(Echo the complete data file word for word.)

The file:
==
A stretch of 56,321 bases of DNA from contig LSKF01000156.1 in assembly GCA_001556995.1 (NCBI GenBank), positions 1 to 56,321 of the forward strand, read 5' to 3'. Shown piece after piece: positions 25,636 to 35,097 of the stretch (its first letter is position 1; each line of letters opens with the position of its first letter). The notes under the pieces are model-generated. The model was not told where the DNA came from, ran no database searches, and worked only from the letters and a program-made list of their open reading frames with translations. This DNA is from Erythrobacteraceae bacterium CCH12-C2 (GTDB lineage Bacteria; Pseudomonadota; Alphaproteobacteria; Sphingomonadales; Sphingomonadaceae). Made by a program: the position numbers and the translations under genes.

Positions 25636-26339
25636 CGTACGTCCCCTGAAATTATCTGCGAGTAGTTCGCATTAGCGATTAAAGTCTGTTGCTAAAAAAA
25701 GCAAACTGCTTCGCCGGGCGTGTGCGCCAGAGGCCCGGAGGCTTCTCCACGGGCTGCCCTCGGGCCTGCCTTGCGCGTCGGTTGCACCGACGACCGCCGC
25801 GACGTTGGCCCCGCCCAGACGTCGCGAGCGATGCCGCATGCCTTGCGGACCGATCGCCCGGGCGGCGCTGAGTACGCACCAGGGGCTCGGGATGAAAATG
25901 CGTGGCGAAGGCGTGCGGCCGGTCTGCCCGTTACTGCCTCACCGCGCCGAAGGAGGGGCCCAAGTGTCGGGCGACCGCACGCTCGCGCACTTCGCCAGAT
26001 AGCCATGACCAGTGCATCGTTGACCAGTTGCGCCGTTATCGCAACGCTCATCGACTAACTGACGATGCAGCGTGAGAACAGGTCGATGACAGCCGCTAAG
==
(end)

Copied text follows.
A stretch of 56,321 bases of DNA from contig LSKF01000156.1 in assembly GCA_001556995.1 (NCBI GenBank), positions 1 to 56,321 of the forward strand, read 5' to 3'. Shown piece after piece: positions 25,636 to 35,097 of the stretch (its first letter is position 1; each line of letters opens with the position of its first letter). The notes under the pieces are model-generated. The model was not told where the DNA came from, ran no database searches, and worked only from the letters and a program-made list of their open reading frames with translations. This DNA is from Erythrobacteraceae bacterium CCH12-C2 (GTDB lineage Bacteria; Pseudomonadota; Alphaproteobacteria; Sphingomonadales; Sphingomonadaceae). Made by a program: the position numbers and the translations under genes.

Positions 25636-26339
25636 CGTACGTCCCCTGAAATTATCTGCGAGTAGTTCGCATTAGCGATTAAAGTCTGTTGCTAAAAAAA
25701 GCAAACTGCTTCGCCGGGCGTGTGCGCCAGAGGCCCGGAGGCTTCTCCACGGGCTGCCCTCGGGCCTGCCTTGCGCGTCGGTTGCACCGACGACCGCCGC
25801 GACGTTGGCCCCGCCCAGACGTCGCGAGCGATGCCGCATGCCTTGCGGACCGATCGCCCGGGCGGCGCTGAGTACGCACCAGGGGCTCGGGATGAAAATG
25901 CGTGGCGAAGGCGTGCGGCCGGTCTGCCCGTTACTGCCTCACCGCGCCGAAGGAGGGGCCCAAGTGTCGGGCGACCGCACGCTCGCGCACTTCGCCAGAT
26001 AGCCATGACCAGTGCATCGTTGACCAGTTGCGCCGTTATCGCAACGCTCATCGACTAACTGACGATGCAGCGTGAGAACAGGTCGATGACAGCCGCTAAG